Gannett is redefining the digital divide. The media conglomerate unveiled plans on Tuesday to spin off newspapers, including USA Today, to showcase the value of its broadcasting operations. At the same time, the company will take control of the parent of Cars.com, paying $1.8 billion for the 73 percent it doesn’t already own. Instead of using that online asset to buffer the weaker half, however, Gannett is forcing print to stand on its own.

Aug 5, 2014 11:30 UTC

BES bail-in leaves CDS traders struck out

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By Neil Unmack

The author is a Reuters Breakingviews columnist. The opinions expressed are his own.

Banco Espirito Santo’s bail-in has been a nice earner for some bond traders. Anyone who bet that Portuguese authorities would save senior creditors but burn bonds lower down has made a killing. But anyone who tried to follow suit with BES credit default swaps will be feeling much less cheery.

Aug 4, 2014 18:45 UTC

Vladimir Putin is the new bad weather

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By Richard Beales and Jeffrey Goldfarb

The authors are Reuters Breakingviews columnists. The opinions expressed are their own.

Vladimir Putin is not just bad news but also bad weather. Unrest in Ukraine has become the bogeyman to replace snow when a company’s profit hopes need to be managed downward. Just ask Volkswagen or McDonald’s. The World Cup goes the other way, helping Twitter and maybe Walt Disney. The message could be muddled in four years when Russia and soccer converge.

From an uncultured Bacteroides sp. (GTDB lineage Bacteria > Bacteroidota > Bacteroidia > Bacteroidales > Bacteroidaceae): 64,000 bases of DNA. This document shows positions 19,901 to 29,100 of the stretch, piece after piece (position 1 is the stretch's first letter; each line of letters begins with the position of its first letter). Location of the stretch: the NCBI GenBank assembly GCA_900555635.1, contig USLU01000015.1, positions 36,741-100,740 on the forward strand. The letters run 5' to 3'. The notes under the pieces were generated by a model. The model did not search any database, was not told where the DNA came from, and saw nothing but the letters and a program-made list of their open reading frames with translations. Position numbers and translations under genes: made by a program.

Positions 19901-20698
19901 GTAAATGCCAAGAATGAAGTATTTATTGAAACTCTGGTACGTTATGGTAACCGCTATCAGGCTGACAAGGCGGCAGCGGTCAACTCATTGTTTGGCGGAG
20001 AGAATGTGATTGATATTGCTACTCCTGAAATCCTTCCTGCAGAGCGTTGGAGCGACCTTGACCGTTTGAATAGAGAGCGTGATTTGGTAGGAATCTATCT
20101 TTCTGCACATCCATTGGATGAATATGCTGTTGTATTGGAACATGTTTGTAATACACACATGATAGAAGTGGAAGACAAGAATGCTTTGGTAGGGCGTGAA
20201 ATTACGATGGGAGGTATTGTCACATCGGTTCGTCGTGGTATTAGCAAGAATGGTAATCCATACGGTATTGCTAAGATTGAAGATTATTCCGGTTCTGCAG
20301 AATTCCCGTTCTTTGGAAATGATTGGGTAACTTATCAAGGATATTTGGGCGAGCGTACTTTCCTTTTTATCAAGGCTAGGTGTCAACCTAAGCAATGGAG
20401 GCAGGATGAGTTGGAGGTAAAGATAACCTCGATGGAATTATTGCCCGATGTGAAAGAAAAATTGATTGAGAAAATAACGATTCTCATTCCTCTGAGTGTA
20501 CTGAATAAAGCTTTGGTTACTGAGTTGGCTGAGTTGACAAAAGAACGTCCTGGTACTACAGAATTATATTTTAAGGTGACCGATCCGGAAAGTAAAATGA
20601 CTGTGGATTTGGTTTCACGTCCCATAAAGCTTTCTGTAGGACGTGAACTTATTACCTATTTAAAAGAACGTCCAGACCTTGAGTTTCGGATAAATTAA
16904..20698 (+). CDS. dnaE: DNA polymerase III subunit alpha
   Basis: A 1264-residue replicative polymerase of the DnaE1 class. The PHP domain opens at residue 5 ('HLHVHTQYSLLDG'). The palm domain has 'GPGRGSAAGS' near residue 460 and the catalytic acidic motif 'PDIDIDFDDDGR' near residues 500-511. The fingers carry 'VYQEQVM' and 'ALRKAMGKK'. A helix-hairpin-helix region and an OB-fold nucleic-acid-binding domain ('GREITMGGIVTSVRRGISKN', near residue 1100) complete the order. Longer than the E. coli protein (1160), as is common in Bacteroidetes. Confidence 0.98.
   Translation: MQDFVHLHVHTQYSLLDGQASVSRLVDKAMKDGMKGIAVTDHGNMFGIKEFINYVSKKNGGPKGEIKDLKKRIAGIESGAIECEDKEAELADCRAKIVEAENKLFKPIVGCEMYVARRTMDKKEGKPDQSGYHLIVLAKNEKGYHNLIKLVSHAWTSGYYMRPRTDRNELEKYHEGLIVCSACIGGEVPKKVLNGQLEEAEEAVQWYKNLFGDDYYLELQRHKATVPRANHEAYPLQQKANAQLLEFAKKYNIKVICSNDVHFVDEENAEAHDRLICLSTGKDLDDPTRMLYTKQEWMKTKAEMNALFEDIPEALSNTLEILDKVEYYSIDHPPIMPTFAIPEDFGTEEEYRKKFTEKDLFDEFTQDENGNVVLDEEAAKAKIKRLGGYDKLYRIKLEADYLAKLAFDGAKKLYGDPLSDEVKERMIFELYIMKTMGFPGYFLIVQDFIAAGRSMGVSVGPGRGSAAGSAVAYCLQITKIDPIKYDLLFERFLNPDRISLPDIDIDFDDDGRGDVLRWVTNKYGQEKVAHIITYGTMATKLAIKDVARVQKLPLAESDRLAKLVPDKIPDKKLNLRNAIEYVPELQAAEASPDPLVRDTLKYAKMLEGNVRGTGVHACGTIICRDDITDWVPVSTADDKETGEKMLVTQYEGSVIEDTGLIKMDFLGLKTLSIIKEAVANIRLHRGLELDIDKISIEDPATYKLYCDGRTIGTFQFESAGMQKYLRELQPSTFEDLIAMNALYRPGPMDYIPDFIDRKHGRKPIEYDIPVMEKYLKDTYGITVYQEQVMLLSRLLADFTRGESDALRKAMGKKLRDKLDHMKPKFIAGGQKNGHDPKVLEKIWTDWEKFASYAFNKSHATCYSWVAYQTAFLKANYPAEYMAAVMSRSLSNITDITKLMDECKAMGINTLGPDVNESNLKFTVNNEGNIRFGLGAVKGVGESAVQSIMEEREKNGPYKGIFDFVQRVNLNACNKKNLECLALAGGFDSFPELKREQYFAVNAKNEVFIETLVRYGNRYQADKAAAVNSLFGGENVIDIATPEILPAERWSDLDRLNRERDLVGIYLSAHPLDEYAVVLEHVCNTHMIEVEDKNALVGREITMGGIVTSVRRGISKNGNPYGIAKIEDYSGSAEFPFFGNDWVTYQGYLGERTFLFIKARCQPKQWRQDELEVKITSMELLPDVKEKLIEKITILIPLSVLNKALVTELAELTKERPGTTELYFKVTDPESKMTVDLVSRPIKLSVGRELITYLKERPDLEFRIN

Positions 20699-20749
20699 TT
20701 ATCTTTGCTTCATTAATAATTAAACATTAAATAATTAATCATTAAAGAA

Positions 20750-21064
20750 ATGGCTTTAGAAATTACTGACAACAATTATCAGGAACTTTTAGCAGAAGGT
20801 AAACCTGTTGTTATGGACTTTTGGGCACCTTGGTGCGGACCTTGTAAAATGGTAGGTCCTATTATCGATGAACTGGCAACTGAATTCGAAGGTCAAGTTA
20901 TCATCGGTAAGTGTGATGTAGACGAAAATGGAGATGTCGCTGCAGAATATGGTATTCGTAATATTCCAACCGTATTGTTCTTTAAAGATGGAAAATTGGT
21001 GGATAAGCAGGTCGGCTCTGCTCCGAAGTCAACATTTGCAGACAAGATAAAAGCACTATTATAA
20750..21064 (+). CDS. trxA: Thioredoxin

COMMENT

Putin is waiting for winter to come.In the whole game his hand is up.Release of oil from US is expensive due to transport cost and is not enough for whole EU and Ukraine.Putin can bear sanctions with support of Asian countries.I am not prorussian but the so far events indicate.

Posted by gentalman | Report as abusive
Jul 31, 2014 14:26 UTC

Shock loss at BES makes bail-in a real risk

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By George Hay

The author is a Reuters Breakingviews columnist. The opinions expressed are his own.

A solution to the Banco Espirito Santo debacle looks increasingly likely to involve creditors. The troubled Portuguese lender revealed a much bigger-than-expected 3.6 billion euro loss on July 30 and warned of possible past law-breaking. If the kitchen-sinking was intended to help fill BES’s capital deficit with private investment, it may not work.

Jul 28, 2014 06:48 UTC

China throws weight around on car parts costs

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By Ethan Bilby 

The author is a Reuters Breakingviews columnist. The opinions expressed are his own.

China’s competition watchdog has forced luxury carmakers into a U-turn. The whiff of a probe into vehicle parts was enough to get Audi and Jaguar Land Rover to reduce their prices, even though neither has been publicly deemed to be abusing its position. Experience shows in China it is better to admit guilt early than risk bigger fines, or lose access to a critical market.